Five movies for your Christmas break

by Alex Gehrlein ’19

I’ll start this off by saying that this is a bit of an unusual way for me to write a review, but I thought I’d try something different so I can cover all the films I’ve seen recently that don’t necessarily warrant a longer review with the amount of time I have to write at the moment.

1. Vox Lux

Vox Lux manages to tell a story about everything from mass shootings to pop music, in other words the early twenty-first century, even more simply, 2017. Natalie Portman is great as always, showing us a fully rounded character with a personality larger than the film itself can handle. Corbet’s direction is fantastic, and I tip my hat to him for being so willing to step a little bit outside of what most audiences will consider to be in “good taste.” I have not seen Corbet’s directorial debut Childhood Of A Leader, but as soon as finals are over, it’s at the top of the list.


2. Green Book

Is a Farrelly movie capable of Oscar nominations? Before seeing this, I would have told you an emphatic no. Known mostly for his collaborations with brother Bobby, Peter Farrelly has created a pretty compelling look at racism in the American south through a cookie cutter, true life story. I was smiling as the film worked its formulaic magic. Every beat, every line could be predicted from a mile away, but it was enjoyable to hear and see them. Viggo Mortensen and Mahershala Ali both give pretty great performances, with Ali being a shoe in for a nomination in the supporting actor category. This is certainly the most serious thing to ever have the name Farrelly attached to it, but that doesn’t put it over the edge. I respect the attempt at pushing into something more serious, but feel that the creativity was lost with either the absence of Bobby or the gross-out humor. There are far better films this year tackling the same issues, but this is one made for the whole family to enjoy.


3. At Eternity’s Gate

This is probably the most “artsy” movie I’ve seen all year, but that’s quite fitting considering the subject matter. The film follows Willem Dafoe as Vincent van Gogh in what might be the best performance of his career. I’m quite partial towards his turn as the Green Goblin in Sam Raimi’s Spiderman, but it was just as fun to see him take on another more serious role following his performance in last year’s The Florida Project. Julian Schnabel is great as always with his direction, and makes an intriguing attempt at trying to visually represent van Gogh’s tortured mindset. You’ll find out some great facts about the artist along the way, but I’d recommend not sitting in front of any chatty art enthusiasts while watching it.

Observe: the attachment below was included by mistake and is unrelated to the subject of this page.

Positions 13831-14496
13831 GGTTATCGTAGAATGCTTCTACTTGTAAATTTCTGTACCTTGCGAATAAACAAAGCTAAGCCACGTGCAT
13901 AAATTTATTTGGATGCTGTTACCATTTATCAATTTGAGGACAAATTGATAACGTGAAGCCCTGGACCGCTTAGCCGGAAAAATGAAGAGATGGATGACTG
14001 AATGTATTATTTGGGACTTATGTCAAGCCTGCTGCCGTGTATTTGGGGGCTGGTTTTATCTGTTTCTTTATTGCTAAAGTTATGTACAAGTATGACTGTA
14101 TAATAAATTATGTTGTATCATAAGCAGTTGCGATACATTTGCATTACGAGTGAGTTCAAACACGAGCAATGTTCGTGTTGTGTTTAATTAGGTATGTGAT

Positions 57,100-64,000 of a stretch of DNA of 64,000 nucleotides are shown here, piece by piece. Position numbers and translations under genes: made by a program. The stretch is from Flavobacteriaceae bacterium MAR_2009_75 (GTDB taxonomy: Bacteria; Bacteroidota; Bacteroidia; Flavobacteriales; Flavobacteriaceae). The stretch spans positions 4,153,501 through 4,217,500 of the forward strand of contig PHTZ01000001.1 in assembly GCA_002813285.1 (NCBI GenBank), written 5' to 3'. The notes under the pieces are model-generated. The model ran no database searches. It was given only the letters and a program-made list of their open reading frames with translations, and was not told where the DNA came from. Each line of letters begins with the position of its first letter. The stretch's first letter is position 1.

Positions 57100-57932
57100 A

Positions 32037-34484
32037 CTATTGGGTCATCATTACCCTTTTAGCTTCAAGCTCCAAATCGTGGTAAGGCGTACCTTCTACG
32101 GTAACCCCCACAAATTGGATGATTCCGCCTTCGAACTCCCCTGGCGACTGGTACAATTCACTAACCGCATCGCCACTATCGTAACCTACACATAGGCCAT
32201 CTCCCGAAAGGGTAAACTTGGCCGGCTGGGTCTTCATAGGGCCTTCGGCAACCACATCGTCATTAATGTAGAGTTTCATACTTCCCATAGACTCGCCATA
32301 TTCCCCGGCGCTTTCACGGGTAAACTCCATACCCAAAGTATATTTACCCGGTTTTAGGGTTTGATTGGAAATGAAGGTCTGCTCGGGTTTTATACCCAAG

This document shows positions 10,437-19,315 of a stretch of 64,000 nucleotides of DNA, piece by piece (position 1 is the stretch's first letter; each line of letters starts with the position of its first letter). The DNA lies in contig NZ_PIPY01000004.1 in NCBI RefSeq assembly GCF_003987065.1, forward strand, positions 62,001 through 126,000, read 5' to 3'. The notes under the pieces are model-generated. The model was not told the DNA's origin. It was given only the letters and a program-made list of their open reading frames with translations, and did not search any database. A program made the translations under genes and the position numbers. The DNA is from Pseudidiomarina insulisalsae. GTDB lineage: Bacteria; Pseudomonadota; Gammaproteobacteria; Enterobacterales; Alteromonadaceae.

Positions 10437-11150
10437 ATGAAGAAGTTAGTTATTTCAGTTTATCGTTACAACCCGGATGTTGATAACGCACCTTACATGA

4. The Old Man And The Gun

Do I believe this will be Robert Redford’s last movie? No. If it were would I be satisfied? Yes. Redford delivers his performance with the suave charm we’ve all come to expect from films like Butch Cassidy And The Sundance Kid and The Sting, only this time he’s 82 and even more grizzled than before. His age doesn’t get in the way of his performance though, and it was fun to see one more ride off into the sunset for a Hollywood legend.


5. The American Meme

I hesitate to even write this review, only because it will probably come off as a joke. I watched this movie based solely on the title, and I have to say that it was about as good as that suggests. If you’re into social media in any aspect, you’ll probably already be familiar with the subjects of this film, which range from Paris Hilton to “Kirill,” as they discuss their rise to twenty-first century fame. I am not, and as a result felt I had somehow missed a generational train or something when it comes to the behavior of these people’s “fans.” I don’t know if the director is trying to paint a sympathetic portrait or a biting one, an apologetic or dismissive look at these people’s lives. All I can say is that this is definitely not a family film, and definitely not an entertaining one. It was a bit of a slog to get through, and was only interesting in the same way Patrick Bateman is interesting: you just want to see how self obsessed and depraved he can get. Unlike American Psycho there is no real plot or structure to make these characters come to life. Spare yourself the trouble, there are much better ways to kill ninety minutes on Netflix.